SHL Situational Judgement

Practicing for an SHL Situational Judgement Test (SJT) is pivotal for candidates looking to showcase their decision-making and critical thinking skills to potential employers. These tests simulate real-life work scenarios to assess how individuals respond to workplace challenges, making them a valuable tool for organizations seeking candidates with sound judgment.

The SHL test is a standardized assessment tool used by employers to evaluate candidates’ cognitive abilities, behavioral tendencies, and technical skills. It helps in identifying individuals’ strengths and suitability for a role, ensuring that potential hires are capable of meeting the demands of the job efficiently.

Understanding SHL SJTs

SHL’s SJTs present candidates with a variety of work-related situations, often in the form of short descriptions or scenarios, followed by multiple-choice questions. These scenarios are designed to mirror the complexities of the workplace, requiring candidates to choose the most appropriate response or rank responses according to effectiveness.

Why Practice is Important

  1. Familiarity with Test Format: Each SJT is unique to the job role it targets. By practicing, candidates understand the types of scenarios they’ll encounter, helping to navigate the test more smoothly.
  2. Improved Decision-Making Skills: Regular practice with these tests can enhance a candidate’s decision-making process, encouraging a more systematic approach to handling complex situations.
  3. Understanding Employer Expectations: These tests reflect the qualities and competencies valued by employers. Through practice, candidates can align their reasoning skills with these expectations.

Strategies for Effective Practice

  1. Reflect On Your Decisions: Don’t just practice choosing an answer; think deeply about why one response is more effective than others. Understanding the rationale behind decisions is crucial.
  2. Seek Diverse Scenarios: Since SJTs can cover a broad spectrum of situations, candidates should practice with a wide range of scenarios. This prepares them for the unpredictability of the actual test.
  3. Learn from Feedback: Many practice platforms provide detailed feedback on responses. Candidates should use this feedback to identify any recurring weaknesses in their decision-making process.
  4. Understand the Desired Competencies: Research the competencies the hiring company values most and practice with these in mind. Tailoring your preparation to these traits can give you an edge.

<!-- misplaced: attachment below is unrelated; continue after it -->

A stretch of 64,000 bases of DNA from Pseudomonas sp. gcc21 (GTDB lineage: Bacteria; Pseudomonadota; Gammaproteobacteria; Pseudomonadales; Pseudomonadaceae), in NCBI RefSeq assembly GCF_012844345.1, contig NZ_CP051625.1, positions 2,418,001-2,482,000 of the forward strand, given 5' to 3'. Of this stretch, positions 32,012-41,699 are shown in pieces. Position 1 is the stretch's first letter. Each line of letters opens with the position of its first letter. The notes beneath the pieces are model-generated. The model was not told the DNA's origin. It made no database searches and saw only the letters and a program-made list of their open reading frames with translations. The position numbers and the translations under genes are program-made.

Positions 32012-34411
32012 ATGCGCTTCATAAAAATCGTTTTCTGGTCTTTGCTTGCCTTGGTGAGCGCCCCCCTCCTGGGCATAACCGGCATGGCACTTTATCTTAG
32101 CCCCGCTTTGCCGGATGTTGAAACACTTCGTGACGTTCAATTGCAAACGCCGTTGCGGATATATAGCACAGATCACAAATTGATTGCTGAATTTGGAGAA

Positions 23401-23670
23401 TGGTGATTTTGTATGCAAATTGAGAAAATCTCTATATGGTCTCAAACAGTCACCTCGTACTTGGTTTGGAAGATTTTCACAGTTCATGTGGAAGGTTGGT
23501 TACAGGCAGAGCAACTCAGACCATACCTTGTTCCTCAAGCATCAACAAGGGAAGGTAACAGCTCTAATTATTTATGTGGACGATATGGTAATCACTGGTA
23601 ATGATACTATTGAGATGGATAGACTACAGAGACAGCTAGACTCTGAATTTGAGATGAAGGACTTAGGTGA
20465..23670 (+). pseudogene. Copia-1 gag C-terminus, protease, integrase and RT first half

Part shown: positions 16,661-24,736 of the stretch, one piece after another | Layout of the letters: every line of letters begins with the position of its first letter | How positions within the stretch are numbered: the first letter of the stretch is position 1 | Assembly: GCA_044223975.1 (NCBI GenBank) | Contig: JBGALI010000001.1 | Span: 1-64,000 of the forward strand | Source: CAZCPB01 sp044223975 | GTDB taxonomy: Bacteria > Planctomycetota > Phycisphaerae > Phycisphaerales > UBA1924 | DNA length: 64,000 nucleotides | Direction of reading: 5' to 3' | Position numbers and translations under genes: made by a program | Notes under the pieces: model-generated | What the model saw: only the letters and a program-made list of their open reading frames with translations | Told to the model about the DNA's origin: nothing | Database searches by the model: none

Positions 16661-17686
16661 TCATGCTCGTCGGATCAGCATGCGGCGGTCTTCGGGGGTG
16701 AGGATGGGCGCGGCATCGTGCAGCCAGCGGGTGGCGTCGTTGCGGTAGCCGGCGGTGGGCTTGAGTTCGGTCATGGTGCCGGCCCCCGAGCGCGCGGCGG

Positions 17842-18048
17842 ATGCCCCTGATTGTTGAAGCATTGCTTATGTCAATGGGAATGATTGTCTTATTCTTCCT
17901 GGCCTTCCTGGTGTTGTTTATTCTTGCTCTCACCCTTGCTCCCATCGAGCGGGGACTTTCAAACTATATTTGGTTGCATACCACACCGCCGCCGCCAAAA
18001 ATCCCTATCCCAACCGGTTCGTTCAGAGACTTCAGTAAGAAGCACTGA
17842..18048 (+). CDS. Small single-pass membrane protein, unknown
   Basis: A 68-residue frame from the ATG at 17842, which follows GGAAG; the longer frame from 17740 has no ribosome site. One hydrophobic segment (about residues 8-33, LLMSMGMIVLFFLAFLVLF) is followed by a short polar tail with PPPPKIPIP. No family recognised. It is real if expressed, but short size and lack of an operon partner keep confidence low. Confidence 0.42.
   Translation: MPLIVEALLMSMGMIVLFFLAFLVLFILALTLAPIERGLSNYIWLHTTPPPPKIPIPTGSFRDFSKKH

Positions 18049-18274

5. Time Management: While SJTs are not always timed, practicing under timed conditions can help improve your pace and decision-making speed, useful skills during assessment days or when tests have a time limit.

SHL Situational Judgement Test Sample

These tests typically present a scenario and ask you to select the most (and sometimes the least) effective response from a given list of options.


You are a team leader in a marketing firm. One of your team members, Alex, has been consistently late in submitting his work for the past few weeks. This has caused delays in the overall project timeline. Today, during a team meeting, Alex mentions that he’s been struggling with some personal issues that have affected his work performance.


How would you handle this situation?


A) Publicly reprimand Alex during the meeting for not informing you sooner.

B) Sympathize with Alex during the meeting and ask him to stay back afterward to discuss a solution.

C) Ignore the issue during the meeting and address it privately with Alex later.

D) Suggest that Alex take some time off until his personal issues are resolved.


You have been working in the customer service department at a company for several months now. A colleague who started around the same time as you often relies on you to answer questions and assist with their tasks. You’ve noticed that this colleague is not taking notes or making an effort to work independently. Today, while you’re particularly busy, they approach you with a series of questions about a task that you know they’ve been trained on.

Question: How do you respond? Please choose the most effective and the least effective actions from the options below.

Options: A. Politely explain that you are currently busy and suggest they review their training materials to find the answers.

B. Stop what you’re doing and provide the answers to your colleague’s questions to ensure they feel supported.

C. Tell your colleague that they need to start figuring out things on their own and that you’re not there to hold their hand.

D. Suggest to your colleague that you’ll schedule time later to go over the questions and use the opportunity to encourage note-taking for future reference.